Polson Residents to Vote on Resort Tax

Ballots mailed out Jan. 13 for proposal to add a 3% surcharge to ‘luxury’ items to pay for infrastructure repair, property tax reductions

By Micah Drew

Voters in Polson will have the opportunity to approve or deny a proposal to enact a resort tax during a special election on Feb. 2, which city officials conservatively estimate will raise $700,000 per year during its proposed 20-year duration.

The 3% tax would be applied to goods and services sold by lodging and camping facilities, restaurants, bars, clubs and all food and alcoholic beverage establishments and destination recreational facilities.

Polson received its designation as a resort community in 2009 from the

Montana Department of Commerce. The city considered a resort tax that year, but voters ultimately rejected it.

Eighty percent of the revenue collected will go to infrastructure maintenance, such as improving and repairing streets, sidewalks, curbs and gutters. Seventeen percent of the tax revenue will go toward property tax reductions for residents within the city of Polson, and the remaining 3% will go to administration costs.

Polson City Manager Ed Meese said the tax would greatly aid the streets department budget. According to Meese, the annual budget for the department is around $400,000, and the estimated cost to reconstruct one block of street is $335,000.

“That almost expends the entire budget. We don’t have the funds available currently to do what needs to happen over several years,” Meese said. “If the ballot passes, it provides a known revenue source for street improvement that is not reliant on property taxes. That’s the big thing — it’s a non-property tax revenue source funding critical street improvements.”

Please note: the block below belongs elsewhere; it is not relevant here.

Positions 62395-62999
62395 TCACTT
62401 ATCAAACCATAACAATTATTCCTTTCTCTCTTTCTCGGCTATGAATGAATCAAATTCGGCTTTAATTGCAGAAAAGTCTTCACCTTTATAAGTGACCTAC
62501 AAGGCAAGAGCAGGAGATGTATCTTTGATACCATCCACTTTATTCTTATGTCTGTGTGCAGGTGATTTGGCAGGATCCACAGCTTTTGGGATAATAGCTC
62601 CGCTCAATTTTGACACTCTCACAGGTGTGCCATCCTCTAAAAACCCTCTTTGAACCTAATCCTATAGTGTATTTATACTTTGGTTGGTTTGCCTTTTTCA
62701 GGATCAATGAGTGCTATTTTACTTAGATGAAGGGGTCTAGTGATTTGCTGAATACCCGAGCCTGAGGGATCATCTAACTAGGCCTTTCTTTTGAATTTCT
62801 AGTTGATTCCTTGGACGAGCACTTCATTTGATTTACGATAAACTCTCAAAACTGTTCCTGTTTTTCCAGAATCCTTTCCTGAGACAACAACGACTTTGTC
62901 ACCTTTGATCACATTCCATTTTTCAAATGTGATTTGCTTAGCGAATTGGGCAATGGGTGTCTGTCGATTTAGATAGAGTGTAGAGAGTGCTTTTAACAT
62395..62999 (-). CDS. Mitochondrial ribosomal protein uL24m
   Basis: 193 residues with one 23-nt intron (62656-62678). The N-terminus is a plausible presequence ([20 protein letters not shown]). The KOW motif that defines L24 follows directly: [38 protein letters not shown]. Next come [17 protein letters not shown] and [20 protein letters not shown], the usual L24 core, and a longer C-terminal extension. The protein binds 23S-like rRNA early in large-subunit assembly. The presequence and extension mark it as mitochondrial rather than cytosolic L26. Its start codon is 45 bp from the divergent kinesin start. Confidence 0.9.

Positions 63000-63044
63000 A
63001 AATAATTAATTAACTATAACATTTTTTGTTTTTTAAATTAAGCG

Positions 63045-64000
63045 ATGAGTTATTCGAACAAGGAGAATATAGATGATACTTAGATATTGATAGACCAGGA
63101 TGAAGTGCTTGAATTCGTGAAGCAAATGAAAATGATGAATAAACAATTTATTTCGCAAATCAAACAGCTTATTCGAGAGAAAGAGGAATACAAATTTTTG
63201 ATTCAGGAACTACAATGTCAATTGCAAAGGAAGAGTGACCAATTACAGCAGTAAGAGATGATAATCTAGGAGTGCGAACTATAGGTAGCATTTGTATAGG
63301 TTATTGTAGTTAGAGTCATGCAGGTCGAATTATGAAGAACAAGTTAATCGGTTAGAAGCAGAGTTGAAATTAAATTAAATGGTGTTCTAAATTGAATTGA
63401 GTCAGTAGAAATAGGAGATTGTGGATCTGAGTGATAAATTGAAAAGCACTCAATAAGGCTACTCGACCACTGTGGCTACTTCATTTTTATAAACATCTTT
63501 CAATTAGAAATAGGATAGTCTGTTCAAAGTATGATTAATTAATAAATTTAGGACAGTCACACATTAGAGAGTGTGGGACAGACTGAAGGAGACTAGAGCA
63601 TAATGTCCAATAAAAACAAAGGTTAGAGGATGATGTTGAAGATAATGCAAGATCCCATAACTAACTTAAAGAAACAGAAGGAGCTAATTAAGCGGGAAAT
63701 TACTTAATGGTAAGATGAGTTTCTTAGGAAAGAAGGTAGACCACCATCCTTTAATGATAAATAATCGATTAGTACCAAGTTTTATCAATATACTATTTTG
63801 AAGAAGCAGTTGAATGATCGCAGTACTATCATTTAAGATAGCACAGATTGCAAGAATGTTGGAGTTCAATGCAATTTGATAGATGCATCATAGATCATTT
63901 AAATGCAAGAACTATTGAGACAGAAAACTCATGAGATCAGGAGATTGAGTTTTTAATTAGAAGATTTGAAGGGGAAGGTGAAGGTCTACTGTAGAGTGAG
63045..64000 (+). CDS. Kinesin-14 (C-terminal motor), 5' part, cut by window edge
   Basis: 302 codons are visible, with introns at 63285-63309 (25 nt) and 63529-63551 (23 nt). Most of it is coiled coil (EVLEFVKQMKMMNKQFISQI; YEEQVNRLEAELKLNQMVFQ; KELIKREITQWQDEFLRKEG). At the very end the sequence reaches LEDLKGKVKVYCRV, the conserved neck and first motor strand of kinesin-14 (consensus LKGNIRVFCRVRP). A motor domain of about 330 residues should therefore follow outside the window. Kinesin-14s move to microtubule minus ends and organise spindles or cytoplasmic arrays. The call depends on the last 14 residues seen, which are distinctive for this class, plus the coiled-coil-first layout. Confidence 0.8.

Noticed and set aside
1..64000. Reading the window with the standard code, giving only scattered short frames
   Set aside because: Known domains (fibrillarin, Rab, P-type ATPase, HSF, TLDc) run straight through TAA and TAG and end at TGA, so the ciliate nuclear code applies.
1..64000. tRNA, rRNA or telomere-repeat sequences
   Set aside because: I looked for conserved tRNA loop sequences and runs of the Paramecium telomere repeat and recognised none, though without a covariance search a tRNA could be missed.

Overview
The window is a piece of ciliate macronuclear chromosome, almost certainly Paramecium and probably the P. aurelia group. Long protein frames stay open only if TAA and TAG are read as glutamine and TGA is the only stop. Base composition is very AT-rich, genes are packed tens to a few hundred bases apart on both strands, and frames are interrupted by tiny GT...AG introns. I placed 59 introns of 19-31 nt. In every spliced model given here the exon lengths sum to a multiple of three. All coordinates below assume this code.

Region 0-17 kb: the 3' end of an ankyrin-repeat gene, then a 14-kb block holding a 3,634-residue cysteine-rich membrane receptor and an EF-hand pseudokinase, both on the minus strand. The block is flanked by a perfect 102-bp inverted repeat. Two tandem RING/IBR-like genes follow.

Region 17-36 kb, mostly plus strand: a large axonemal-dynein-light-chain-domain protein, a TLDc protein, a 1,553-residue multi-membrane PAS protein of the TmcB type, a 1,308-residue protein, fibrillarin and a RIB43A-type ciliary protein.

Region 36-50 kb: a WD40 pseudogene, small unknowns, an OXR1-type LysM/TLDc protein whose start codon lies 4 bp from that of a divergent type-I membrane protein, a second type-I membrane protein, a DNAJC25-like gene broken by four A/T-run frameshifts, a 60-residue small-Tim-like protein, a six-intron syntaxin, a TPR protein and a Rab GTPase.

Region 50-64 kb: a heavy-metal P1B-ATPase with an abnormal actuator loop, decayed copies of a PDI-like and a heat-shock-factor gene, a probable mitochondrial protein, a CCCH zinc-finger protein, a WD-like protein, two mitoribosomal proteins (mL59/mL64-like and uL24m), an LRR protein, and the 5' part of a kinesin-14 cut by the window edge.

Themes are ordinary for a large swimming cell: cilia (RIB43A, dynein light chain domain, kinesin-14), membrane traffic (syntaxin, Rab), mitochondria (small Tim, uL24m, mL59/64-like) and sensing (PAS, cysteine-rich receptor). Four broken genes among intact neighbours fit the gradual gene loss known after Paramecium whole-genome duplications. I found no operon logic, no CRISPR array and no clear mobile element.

To raise an equivalent amount of revenue through a property tax levy would require an additional payment of $77.64 for a property valued at $100,000.

City officials have spent months on an education campaign, including conducting four online public forums as well as presentations to various groups, such as the chamber of commerce, Greater Polson Foundation and homeowners associations. Meese also said his office has fielded about five calls a week from private citizens asking questions.

Only cities with populations under 5,500 residents can receive a resort town designation and are allowed to enact a resort tax. The current estimated population of Polson is 5,060, a number that will likely go up once results from the 2020 Census are certified.

“Based on population, I think it’s safe to say it’s a growing possibility that we’ll exceed the population limit soon,” Meese said.

The 3% tax will apply to luxury items, which include lodging services, attractions such as movies and rodeos, recreation vehicle rentals and non-essential retail goods. All city residents, transient visitors and tourists will be subject to the tax.

Tribal enterprises on the reservation are not required to collect state or local taxes, and tribal entities operating with in the city limits will not be required to collect the tax. In addition, enrolled members of the Confederated Salish and Kootenai Tribes will not be required to pay the tax.

Eleven other tourist-oriented cities across Montana have implemented a resort tax, including Whitefish in 1995 and Columbia Falls last year.

Columbia Falls passed its ballot measure to implement a 3% resort tax within city limits at a June 2 election last summer. City officials in Columbia Falls estimate the tax will generate $450,000 a year once collection begins Oct. 1.

Polson’s special election will be conducted by mail ballot. Ballots will be mailed to active voters on Jan. 13 and must be returned to the Lake County Election Office by 8 p.m. on the Feb. 2 election day in order to be counted.

Residents are able to register and vote in person at the county elections office at the Lake County Courthouse located at 106 4th Ave. E. in Polson. The elections office is open between 8 a.m. and 5 p.m. Monday through Friday, and will have extended hours from 7 a.m. to 8 p.m. on Election Day.

“The biggest benefit to the resort tax vote is the fact that people get to choose, they get to determine their own destiny,” Meese said. “If the folks of Polson say this isn’t the right thing, we’ll look at other ways to build revenue.”


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